So, you want to deliver value-driven care? There are plenty of formal programs in play that are designed to foster value-driven care throughout the healthcare system (MIPS, PCMHs, and ACOs, to name a few).
Right now, our office is buzzing with excitement: in less than a month, we’ll gather in Minneapolis for our sixth annual Ascend business summit. And if Ascends of years past were any indication, we’re in for some seriously inspiring sessions and motivating discussions. This inspired me—avid watcher of TEDTalks—to put together a list of TED videos that should raise the spirits of any physical therapist, occupational therapist, and speech-language pathologist.
If you’ve been to Ascend—or any business-related rehab therapy event—you’ve certainly heard this common complaint: “There are so many patients who would benefit from OT, PT, and SLP—but they aren’t making it into our clinics.” To make matters worse, we therapy professionals aren’t very good at retaining the patients who do come to see us.
We physical therapists pride ourselves on being able to truly impact our patients’ lives. There’s really no better feeling than helping a patient reduce his or her pain and increase his or her independence. But, as most of us know, there are always those few patients who fall off the radar, bailing on therapy for good before they meet their goals.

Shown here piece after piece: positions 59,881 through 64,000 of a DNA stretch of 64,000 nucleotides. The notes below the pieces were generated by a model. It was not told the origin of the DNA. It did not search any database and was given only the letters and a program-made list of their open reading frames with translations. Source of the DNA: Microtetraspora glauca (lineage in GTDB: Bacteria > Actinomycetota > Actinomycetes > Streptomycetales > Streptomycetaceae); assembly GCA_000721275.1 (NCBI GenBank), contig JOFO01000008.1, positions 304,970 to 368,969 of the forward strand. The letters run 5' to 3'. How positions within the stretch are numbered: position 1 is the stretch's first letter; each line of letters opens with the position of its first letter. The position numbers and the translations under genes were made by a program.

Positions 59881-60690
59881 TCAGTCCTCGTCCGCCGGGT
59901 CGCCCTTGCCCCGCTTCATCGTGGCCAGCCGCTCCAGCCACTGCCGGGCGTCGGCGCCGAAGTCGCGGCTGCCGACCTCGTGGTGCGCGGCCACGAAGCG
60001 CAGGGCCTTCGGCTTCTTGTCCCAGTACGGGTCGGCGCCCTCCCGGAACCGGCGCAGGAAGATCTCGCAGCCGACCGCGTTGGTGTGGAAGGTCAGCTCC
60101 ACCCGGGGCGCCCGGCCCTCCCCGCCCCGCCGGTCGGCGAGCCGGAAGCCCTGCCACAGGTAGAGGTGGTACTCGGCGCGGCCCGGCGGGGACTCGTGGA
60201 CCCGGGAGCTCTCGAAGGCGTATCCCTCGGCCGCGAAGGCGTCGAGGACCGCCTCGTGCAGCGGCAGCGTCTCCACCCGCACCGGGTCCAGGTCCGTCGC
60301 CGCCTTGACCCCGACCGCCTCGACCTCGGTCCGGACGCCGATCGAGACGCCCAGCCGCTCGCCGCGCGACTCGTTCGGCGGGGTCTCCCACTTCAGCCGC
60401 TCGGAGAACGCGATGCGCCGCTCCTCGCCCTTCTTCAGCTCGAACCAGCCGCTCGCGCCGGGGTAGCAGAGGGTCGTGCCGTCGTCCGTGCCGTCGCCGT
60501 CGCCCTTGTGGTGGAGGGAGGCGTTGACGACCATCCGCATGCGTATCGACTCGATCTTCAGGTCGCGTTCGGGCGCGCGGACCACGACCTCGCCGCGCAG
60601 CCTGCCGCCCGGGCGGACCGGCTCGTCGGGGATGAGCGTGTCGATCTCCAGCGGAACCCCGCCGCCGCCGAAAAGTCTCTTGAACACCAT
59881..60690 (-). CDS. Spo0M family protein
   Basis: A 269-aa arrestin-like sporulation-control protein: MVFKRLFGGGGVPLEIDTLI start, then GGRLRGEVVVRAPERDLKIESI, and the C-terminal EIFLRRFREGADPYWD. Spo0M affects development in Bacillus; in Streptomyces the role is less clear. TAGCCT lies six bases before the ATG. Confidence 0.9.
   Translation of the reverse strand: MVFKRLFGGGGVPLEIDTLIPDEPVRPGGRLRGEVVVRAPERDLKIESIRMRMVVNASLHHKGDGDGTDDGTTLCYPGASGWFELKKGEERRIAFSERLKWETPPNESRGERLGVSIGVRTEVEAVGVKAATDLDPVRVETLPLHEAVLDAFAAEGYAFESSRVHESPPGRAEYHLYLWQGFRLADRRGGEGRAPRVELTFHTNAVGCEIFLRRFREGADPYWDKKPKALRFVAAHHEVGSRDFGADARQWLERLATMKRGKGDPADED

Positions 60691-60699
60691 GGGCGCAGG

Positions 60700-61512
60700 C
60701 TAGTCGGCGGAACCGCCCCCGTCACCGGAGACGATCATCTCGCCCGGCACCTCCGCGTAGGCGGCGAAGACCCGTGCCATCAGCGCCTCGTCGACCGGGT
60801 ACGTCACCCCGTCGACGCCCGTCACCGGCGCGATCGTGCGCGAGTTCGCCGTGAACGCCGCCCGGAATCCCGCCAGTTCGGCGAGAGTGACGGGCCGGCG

Everyone has an off day every now and again, but some patients seem almost impossible to please—or to motivate. And unhappy, unmotivated patients aren’t going to get the most out of therapy—or do your practice any favors in the word-of-mouth referral department. So, what’s a conscientious provider to do? Of course, you want your patients to be engaged in their care—and thus, more willing to cooperate. But, that’s not always the easiest feat to accomplish. With that in mind, here are seven tips to help you—and your staff members—deal with difficult patients:
Here’s six ideas that’ll help you remain engaged with your patients and prevent patient dropout from therapy.
Without access to an expert resource like you, physical therapy patients may find themselves in over their heads when they turn to the Internet for clinical information.
From vibrating posture sensors, gait-correcting insoles, and pressure-sensing socks to popular movement tracking devices like Fitbit, video game systems designed to make therapy more fun, and helmet sensors that alert athletes and medical professionals of potential concussion-causing hits, there have been a number of exciting advancements and trends in PT technology. These innovations offer new opportunities for improved diagnosis, treatment, and patient engagement.